Tower of Hanoi (alternative version)

“I can’t do it,” sighs the Ninja Monkey.

“Now what?” I ask

“It’s the legend of the Flowers of Hanoi,” replies Monkey. “Something I learnt from the Bad Idea Bears.”

“I know you often mention the Flowers of Hanoi during Spider Solitaire lessons,” says Bad Idea Bear #1. “We asked our friends about it, and eventually figured out the rules.”

This cannot be good. Yes, the Bad Idea Bears have inquisitive minds, an essential quality for anyone who does a Ph. D., but it’s a pity their math fundamentals are 83,72,73,84.

In front of the Monkey are a pile of five flowers, surrounded by a large square. Each flower lies atop another flower of slightly smaller size. There are two more squares of the same size, but do not contain any flowers.”

The Bad Idea Bears say I should be able to shift all the flowers to one of the other squares in 30 moves, but the best I can do is 31.”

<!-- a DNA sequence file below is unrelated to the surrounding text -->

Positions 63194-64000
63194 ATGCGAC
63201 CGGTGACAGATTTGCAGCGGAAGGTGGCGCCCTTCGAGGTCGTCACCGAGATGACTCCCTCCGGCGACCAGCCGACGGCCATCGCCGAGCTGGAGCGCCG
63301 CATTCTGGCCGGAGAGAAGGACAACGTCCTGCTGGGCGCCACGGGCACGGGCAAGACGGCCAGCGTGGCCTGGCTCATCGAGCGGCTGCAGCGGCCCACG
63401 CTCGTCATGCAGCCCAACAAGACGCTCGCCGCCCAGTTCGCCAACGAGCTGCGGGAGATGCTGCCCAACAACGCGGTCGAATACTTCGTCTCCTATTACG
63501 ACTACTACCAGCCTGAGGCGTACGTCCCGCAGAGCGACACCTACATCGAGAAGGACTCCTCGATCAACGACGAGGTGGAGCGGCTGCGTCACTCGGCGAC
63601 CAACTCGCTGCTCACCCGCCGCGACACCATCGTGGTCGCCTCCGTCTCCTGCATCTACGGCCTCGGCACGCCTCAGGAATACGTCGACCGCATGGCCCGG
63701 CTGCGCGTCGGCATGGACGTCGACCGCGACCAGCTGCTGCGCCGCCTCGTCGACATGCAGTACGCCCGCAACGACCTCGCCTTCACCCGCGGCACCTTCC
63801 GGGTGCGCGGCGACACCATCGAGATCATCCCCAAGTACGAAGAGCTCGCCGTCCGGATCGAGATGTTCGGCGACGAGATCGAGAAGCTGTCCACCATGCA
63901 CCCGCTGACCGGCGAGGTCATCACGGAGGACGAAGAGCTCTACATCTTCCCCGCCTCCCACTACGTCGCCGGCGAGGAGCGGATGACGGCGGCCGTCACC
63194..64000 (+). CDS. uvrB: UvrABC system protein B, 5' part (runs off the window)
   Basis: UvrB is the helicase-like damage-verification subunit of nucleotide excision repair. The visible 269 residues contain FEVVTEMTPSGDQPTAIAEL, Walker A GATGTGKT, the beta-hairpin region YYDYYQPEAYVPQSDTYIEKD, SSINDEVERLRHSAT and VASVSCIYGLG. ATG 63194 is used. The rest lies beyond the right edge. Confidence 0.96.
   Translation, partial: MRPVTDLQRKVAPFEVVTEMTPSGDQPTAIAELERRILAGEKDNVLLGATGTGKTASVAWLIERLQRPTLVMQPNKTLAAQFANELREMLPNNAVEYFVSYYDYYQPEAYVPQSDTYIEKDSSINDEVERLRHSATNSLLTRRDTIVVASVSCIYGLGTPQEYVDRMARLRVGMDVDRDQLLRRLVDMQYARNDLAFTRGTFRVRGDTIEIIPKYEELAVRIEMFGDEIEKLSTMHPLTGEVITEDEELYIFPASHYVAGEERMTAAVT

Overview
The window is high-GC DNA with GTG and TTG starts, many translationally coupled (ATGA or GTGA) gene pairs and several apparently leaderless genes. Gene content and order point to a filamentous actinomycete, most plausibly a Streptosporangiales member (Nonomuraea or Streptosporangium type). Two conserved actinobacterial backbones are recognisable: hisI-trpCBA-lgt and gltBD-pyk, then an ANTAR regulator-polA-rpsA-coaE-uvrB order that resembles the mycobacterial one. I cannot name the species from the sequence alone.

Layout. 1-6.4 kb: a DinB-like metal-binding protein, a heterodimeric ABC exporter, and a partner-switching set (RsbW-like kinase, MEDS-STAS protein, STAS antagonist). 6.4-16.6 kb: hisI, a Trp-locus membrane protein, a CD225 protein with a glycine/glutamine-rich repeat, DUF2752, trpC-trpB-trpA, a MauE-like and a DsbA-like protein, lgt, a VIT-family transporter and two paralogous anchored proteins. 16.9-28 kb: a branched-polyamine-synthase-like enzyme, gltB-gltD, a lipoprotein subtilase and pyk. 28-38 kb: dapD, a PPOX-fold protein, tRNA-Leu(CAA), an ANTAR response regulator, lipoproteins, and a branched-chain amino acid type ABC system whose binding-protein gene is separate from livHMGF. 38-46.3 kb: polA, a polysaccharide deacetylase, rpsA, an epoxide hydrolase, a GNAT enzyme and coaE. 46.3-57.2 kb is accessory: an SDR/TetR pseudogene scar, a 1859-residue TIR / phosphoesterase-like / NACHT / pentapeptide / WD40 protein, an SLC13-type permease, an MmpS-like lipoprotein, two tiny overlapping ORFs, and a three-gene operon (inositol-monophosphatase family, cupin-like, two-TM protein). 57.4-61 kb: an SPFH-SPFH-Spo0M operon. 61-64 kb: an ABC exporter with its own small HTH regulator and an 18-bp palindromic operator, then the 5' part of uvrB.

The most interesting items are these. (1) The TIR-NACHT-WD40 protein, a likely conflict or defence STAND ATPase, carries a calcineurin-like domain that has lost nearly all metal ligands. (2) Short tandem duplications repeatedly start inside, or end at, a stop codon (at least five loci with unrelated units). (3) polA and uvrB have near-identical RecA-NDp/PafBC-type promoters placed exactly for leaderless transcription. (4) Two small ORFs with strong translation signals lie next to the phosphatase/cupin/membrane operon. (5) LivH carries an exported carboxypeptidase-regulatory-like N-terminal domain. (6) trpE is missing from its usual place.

“Shouldn’t be too hard,” I say. “After all, thanks to an extremely fast metabolism you are able to complete 200 games of Spider Solitaire in three minutes if you pretend it’s played at the one-suit level. But this puzzle only involves five flowers instead of 104. How hard can it be?”

“But there’s a catch. You can only move one flower at a time – and no flower can be on top of a smaller flower.”

“Of course if this were Spider Solitaire then you can do it in one move, since all flowers are the same colour.”

“Yes that is true,” chuckles Ninja Monkey. “The game does have similarities with Flowers of Hanoi. I find I often need to make many moves just to expose one more card. But perhaps my Random Move algorithms aren’t all they’re cracked up to be.”

“Don’t be too hard on yourself. You’ve already achieved a lot with Four Suit Spider Solitaire. Everybody treats you with respect, and we won $3000 dollars from the Eagle last …”

“For 70,85,67,75,78 sake,” says the Eagle. “You don’t need to bring that up every third day of the month.”

“Why do the Bad Idea Bears think it’s possible in 30 moves?” I ask.